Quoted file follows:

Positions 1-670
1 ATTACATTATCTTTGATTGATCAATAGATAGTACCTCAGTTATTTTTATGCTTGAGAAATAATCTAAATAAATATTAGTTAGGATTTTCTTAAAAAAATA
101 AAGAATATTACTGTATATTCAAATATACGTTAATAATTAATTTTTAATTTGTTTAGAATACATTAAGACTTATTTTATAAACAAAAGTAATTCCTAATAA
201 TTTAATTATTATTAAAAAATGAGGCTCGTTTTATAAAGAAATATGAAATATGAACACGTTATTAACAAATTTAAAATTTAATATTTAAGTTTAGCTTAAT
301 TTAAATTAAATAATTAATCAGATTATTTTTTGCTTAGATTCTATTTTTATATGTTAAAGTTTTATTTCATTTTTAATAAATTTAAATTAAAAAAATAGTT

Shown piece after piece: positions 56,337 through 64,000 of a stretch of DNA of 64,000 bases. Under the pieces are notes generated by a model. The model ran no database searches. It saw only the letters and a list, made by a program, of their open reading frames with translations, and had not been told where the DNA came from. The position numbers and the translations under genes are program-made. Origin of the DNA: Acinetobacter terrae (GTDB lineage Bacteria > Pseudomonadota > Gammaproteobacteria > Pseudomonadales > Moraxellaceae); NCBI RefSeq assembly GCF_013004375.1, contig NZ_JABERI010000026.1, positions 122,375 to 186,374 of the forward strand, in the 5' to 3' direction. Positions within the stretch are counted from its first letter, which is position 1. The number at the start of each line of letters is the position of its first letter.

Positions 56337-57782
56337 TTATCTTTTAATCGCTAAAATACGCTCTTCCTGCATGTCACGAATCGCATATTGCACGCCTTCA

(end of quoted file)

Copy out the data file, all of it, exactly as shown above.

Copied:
Positions 1-670
1 ATTACATTATCTTTGATTGATCAATAGATAGTACCTCAGTTATTTTTATGCTTGAGAAATAATCTAAATAAATATTAGTTAGGATTTTCTTAAAAAAATA
101 AAGAATATTACTGTATATTCAAATATACGTTAATAATTAATTTTTAATTTGTTTAGAATACATTAAGACTTATTTTATAAACAAAAGTAATTCCTAATAA
201 TTTAATTATTATTAAAAAATGAGGCTCGTTTTATAAAGAAATATGAAATATGAACACGTTATTAACAAATTTAAAATTTAATATTTAAGTTTAGCTTAAT
301 TTAAATTAAATAATTAATCAGATTATTTTTTGCTTAGATTCTATTTTTATATGTTAAAGTTTTATTTCATTTTTAATAAATTTAAATTAAAAAAATAGTT

Shown piece after piece: positions 56,337 through 64,000 of a stretch of DNA of 64,000 bases. Under the pieces are notes generated by a model. The model ran no database searches. It saw only the letters and a list, made by a program, of their open reading frames with translations, and had not been told where the DNA came from. The position numbers and the translations under genes are program-made. Origin of the DNA: Acinetobacter terrae (GTDB lineage Bacteria > Pseudomonadota > Gammaproteobacteria > Pseudomonadales > Moraxellaceae); NCBI RefSeq assembly GCF_013004375.1, contig NZ_JABERI010000026.1, positions 122,375 to 186,374 of the forward strand, in the 5' to 3' direction. Positions within the stretch are counted from its first letter, which is position 1. The number at the start of each line of letters is the position of its first letter.

Positions 56337-57782
56337 TTATCTTTTAATCGCTAAAATACGCTCTTCCTGCATGTCACGAATCGCATATTGCACGCCTTCA